After a long, busy day at work, I like to find an hour or two most evenings to work out in the garden. It is cooler then and sometimes a soft breeze can be had. I do have a bit of hand watering to do with 32 thirsty container plantings but then I can plunk myself down in the aromatic herb garden or amidst the vegetables or in one of several perennial/shrub beds and pull up weeds. While it sounds crazy to most, this is relaxing horticultural therapy for me. It gives me time to let my mind wander and pleasure at seeing a weed-free garden bed, and also keeps me in touch with what is happening in the garden and in the yard.

Ideally, mulch of some kind would get put down after weeding but this does not always occur in a timely fashion. A few beds were mulched with a bark mulch but with the hot, dry weather, the surface of the mulch has become hydrophobic (water resistant) and one has to either keep the sprinkler on for a long time or ‘prime’ it by poking a few holes in the mulch around the base of the plants to let the water penetrate and not roll off. I am having this problem because of late plantings (some last weekend –great summer sale at local garden center!). So I have overgrown 6-pack plants in small holes in very hot and dry weather. The root zone needs to be soaked every day and the bark mulch is repelling water.

Back to weeding. I found 3 Large Cabbage White caterpillars in one of my ‘Gonzales’ mini-cabbages. They were promptly removed and squished. Two other caterpillars to look for on members of the cabbage family are the imported cabbage worm and cabbage looper. They all seem to like green cabbages better than red ones. Hopefully that goes for Brussels sprouts too as I planted “Rubine’ red ones this year.

Damage from cabbage moth larvae

Dill self-seeds itself throughout the garden. This is great when drying the leaves for culinary purposes but there is a limit as to how much dill weed one can use. Many dill plants are weeded out but not before I check to see if there any eggs or larvae of the black swallowtail butterfly – aka parsley worm. Plants with caterpillars on them are left alone.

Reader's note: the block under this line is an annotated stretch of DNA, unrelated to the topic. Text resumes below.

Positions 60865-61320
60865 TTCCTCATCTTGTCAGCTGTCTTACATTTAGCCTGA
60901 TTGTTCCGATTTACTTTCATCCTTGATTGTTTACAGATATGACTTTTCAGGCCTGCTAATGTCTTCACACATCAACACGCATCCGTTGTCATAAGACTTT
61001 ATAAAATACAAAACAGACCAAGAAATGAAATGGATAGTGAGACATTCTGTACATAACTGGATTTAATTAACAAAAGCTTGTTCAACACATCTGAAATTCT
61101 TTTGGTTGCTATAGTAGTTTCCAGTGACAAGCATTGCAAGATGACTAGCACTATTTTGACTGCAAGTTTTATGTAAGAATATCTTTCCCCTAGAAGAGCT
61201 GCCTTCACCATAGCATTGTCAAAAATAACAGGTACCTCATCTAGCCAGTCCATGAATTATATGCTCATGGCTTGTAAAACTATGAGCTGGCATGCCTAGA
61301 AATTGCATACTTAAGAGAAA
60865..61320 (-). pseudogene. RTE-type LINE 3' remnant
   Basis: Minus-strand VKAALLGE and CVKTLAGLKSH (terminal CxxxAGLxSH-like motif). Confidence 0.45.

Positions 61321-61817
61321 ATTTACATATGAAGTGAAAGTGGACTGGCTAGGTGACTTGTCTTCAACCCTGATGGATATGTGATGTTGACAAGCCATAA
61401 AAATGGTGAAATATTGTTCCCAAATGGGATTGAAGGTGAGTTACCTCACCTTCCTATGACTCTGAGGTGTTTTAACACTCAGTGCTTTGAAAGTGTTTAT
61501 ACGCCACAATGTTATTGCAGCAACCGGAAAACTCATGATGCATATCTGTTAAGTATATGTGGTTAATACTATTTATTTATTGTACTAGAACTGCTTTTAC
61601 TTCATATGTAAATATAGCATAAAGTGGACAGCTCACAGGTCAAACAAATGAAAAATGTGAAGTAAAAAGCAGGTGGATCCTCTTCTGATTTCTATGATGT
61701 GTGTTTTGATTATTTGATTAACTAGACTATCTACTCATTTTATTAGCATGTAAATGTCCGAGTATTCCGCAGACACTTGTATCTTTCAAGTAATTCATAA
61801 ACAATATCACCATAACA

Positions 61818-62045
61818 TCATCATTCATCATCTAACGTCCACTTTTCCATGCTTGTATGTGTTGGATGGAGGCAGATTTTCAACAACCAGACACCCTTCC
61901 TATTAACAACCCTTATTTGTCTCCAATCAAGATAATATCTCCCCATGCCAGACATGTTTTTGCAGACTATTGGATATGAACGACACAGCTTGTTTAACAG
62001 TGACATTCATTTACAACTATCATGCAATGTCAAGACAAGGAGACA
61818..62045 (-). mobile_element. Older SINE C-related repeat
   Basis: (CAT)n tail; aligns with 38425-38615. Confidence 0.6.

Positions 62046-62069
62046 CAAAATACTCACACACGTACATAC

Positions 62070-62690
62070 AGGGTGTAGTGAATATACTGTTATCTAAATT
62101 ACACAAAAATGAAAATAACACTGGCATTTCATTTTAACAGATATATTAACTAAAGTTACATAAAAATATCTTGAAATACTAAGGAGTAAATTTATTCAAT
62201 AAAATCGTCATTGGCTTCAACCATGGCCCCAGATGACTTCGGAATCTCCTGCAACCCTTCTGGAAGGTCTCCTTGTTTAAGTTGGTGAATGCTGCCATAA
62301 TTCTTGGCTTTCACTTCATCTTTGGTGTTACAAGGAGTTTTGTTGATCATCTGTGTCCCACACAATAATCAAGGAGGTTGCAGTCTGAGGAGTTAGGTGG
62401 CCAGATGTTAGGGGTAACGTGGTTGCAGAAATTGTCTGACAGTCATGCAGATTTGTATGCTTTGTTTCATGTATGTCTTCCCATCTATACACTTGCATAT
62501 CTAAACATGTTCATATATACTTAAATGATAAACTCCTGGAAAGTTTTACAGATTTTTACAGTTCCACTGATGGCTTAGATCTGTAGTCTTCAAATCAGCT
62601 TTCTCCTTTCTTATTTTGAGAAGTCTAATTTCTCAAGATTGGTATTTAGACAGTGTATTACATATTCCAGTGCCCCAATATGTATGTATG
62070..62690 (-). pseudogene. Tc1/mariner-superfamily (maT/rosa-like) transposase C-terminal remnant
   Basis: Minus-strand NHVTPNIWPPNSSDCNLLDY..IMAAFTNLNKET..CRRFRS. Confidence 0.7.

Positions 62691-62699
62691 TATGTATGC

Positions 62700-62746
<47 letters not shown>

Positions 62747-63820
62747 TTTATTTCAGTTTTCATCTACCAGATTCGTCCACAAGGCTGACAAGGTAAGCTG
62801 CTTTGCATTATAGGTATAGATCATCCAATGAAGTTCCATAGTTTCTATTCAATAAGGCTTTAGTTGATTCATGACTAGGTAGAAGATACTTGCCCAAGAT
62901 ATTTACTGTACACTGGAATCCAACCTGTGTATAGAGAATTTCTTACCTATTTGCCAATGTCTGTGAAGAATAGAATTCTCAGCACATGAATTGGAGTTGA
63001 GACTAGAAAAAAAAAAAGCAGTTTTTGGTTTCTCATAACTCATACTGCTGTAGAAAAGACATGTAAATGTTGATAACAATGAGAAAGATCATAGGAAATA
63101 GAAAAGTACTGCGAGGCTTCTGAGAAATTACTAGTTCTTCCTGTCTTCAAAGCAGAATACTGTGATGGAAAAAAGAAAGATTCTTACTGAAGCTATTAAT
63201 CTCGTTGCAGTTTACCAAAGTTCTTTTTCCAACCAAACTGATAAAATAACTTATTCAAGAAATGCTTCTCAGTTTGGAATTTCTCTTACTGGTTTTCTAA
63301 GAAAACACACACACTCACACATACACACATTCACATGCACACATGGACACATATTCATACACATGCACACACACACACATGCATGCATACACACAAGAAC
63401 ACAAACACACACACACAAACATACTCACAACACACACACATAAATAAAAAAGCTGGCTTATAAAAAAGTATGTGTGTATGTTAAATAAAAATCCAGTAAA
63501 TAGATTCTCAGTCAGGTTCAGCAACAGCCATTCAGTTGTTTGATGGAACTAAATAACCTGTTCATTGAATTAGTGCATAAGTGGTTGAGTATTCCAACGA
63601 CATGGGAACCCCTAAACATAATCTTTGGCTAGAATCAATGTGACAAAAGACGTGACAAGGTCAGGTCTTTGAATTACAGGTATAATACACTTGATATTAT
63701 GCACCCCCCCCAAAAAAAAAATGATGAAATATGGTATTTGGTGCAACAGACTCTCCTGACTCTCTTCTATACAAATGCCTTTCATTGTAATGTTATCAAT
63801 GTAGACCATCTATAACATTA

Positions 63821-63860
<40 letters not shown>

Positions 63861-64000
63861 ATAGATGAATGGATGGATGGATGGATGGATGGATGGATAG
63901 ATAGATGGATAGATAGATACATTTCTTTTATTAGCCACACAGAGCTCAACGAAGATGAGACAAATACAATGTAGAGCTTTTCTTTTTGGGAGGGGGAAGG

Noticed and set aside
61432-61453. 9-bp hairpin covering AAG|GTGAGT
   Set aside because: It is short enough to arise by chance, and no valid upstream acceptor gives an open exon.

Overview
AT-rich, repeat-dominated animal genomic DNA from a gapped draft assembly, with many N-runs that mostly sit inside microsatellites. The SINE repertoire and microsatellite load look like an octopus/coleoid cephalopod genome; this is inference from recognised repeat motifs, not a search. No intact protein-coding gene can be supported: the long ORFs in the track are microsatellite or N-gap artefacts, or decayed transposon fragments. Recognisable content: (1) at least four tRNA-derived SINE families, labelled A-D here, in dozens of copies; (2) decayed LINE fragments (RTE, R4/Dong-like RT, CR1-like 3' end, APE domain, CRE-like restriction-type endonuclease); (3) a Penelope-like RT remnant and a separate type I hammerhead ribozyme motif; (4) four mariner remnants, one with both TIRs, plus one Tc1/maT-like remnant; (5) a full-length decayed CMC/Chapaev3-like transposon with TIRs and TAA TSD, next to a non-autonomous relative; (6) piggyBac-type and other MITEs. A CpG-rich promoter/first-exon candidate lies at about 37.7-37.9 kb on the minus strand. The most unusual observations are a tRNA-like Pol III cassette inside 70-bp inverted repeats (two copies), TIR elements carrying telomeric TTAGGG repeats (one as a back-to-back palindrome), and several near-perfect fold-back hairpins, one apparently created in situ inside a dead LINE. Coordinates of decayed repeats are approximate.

Parsley worm on dill

Not one honeybee to be seen but in these later evening hours, bumble bees and other native pollinators are still active. They really like the leeks that made it through the winter and are in full bloom. Good reading on the decline of our native bumble bees and what to do about it can be found in Conserving Bumble Bees. Guidelines for Creating and Managing Habitat for America’s Declining Pollinators from the Xerces Society.

In the herb garden I get to munch on pineapple strawberries and bronze fennel leaves while weeding. A cocoa hull mulch will go on this weekend. Most years there is a leopard frog or two living in the thyme bed but this year only grasshoppers are jumping about. Garlic chive seedlings are prolific as that October snowstorm dashed seedheads to the ground before they were deadheaded. Two of the four tri-colored sage plants overwintered but curiously several branches of plain-colored sage emerged from each plant and are now blooming. I suppose I should cut them off but the bees are so enjoying the blossoms.

Last year all leaves were variegated – this year plenty of green!

Early evening also brings avian visitors to the yard. The bird baths and feeders get filled then and cardinals, goldfinches, chickadees, nuthatches and more line up for food as if knowing what they don’t eat now will probably be consumed by the squirrels in the morning. The past few days a couple of juvenile red-winged hawks have been chasing each other in the back woods and putting up quite the ruckus. A wren perches on the tomato stakes as if to check out my work. The spicy perfume of nicotiana permeates the area. Crickets softly chirp. Life is good!

A very bad picture of a very noisy young hawk!

(Uh oh – mosquitoes buzzing – time to go in!)

Soil –fully yours!